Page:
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A new twist for same-sex partner benefits

As more states make same-sex marriage a legal option, some companies are delivering an ultimatum to gay employees: Get married, or your partner will lose their benefits.

The twist is happening now that same-sex marriage is legal in 37 states and the District of Columbia. The Supreme Court will decide later this year on whether gay couples are constitutionally entitled to get married, which could push the issue at more corporations across the country, The Wall Street Journal reports.

Multinational and large U.S. companies have increasingly extended health benefits to the partners of gay employees under the philosophy of providing them the same benefits that married employees enjoy, even though many gay couples couldn't legally wed. Now that they can in states from Alaska to Florida, some of those corporations are rethinking that policy. Now, they're requiring gay employees to get married if they want to continue health benefits for their partners.

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"The main idea is to make things fair for everyone," Verizon (VZ) spokesman Ray McConville told The Journal. "Currently, if you're a guy living with a longtime girlfriend or vice versa, you don't have the ability to get health insurance for your partner."

Verizon last year informed employees living in states where same-sex marriage is legal that they would have to get married within six months to continue the benefits. In states where same-sex marriage isn't legal, nothing has changed for Verizon employees, according to HR Online.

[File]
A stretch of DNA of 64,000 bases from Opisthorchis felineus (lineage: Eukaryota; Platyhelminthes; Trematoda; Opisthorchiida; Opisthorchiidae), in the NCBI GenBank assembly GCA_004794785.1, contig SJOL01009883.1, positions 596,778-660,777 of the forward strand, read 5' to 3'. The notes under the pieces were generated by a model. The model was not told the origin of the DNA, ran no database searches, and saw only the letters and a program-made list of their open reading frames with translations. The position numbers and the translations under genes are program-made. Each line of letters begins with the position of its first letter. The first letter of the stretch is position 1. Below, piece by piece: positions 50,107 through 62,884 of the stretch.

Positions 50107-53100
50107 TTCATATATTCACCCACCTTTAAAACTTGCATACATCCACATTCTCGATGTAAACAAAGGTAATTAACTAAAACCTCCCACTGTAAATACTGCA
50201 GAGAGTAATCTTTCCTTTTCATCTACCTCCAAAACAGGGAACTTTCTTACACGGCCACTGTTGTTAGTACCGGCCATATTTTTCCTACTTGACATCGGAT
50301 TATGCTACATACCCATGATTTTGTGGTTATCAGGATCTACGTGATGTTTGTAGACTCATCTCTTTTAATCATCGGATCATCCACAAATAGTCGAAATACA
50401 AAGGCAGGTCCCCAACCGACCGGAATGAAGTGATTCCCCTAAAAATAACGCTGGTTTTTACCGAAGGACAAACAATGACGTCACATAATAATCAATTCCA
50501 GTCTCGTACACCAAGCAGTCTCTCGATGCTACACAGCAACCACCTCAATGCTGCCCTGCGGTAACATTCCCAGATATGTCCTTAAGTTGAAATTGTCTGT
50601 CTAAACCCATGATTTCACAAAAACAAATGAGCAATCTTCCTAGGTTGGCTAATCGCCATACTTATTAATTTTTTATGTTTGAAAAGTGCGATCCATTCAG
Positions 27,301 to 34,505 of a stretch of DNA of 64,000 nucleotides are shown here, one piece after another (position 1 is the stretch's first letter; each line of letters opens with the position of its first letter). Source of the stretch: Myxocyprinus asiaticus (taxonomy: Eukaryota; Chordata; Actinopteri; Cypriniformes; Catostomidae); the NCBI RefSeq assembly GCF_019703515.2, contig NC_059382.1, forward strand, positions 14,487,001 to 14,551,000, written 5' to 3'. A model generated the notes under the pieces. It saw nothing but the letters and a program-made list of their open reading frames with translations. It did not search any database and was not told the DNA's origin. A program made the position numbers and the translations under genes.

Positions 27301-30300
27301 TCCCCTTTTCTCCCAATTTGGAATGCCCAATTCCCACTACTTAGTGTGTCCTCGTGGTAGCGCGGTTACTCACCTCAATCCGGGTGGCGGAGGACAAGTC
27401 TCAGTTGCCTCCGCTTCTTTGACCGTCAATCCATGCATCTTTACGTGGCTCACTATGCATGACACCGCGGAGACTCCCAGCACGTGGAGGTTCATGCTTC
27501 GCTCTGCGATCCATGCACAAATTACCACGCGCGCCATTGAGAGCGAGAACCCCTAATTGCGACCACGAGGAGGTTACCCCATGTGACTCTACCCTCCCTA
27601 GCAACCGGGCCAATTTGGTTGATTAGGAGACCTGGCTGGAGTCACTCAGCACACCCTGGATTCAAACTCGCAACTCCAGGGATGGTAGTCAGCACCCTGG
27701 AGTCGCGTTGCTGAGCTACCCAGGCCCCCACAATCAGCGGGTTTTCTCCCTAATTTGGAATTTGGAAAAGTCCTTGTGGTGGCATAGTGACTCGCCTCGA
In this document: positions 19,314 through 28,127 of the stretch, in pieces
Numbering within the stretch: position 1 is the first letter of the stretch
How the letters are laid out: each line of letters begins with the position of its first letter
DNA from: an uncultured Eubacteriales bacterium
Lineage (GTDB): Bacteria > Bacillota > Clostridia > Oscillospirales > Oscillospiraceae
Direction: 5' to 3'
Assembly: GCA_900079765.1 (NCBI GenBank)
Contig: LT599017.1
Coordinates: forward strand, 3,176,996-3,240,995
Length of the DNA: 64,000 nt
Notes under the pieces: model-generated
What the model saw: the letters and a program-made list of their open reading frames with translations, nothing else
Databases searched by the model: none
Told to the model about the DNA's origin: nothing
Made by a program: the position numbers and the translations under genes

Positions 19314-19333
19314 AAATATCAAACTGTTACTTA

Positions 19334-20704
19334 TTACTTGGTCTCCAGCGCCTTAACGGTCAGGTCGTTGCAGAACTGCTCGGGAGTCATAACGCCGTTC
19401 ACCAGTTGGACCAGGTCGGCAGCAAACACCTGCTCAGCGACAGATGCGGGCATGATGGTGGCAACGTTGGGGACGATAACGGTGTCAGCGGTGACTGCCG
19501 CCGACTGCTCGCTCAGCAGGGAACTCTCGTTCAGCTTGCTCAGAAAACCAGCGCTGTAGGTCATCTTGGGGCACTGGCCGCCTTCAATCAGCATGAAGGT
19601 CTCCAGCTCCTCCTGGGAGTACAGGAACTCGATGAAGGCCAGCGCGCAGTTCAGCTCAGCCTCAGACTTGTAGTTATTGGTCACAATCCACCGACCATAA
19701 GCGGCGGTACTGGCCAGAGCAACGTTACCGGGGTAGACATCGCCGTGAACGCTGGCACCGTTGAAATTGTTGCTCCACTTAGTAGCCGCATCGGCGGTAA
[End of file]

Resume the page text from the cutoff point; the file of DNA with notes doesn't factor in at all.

Delta Air Lines is another big employer that recently started taking this approach. Still, the airline said it will cover extra income taxes for employees whose domestic partners receive health benefits in states that don't allow same-sex marriage. It also said it participated in a brief urging the Supreme Court to support marriage equality.

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Equality might be one thing, but some advocates say corporate mandates to get married or lose benefits raise some issues that straight couples don't usually deal with. For instance, some couples may fear getting outed as gay to colleagues and suffering subsequent discrimination, given that marriage certificates are public, The Journal noted.

Others might take umbrage at what could be seen as a corporate dictate to get hitched, especially if their employers don't provide enough time to plan for a wedding before their partner benefits are taken away.

Corporations are under pressure on a number of fronts. Many want to be seen as supporting the cause of marriage equality, which has gained widespread backing during the past two years. About 54 percent of Americans support same-sex marriage, while 39 percent oppose it, according to Pew Research.

On top of that, many companies are already cutting back on benefits for dependents, given the rising cost of health care coverage. A 2014 study from Aon Hewitt found that 22 percent of employers had already reduced their subsidies for covered dependents, while half said they'd cut back in the next five years. One out of 10 had eliminated coverage altogether for spouses and domestic partners with access to other health care plans.

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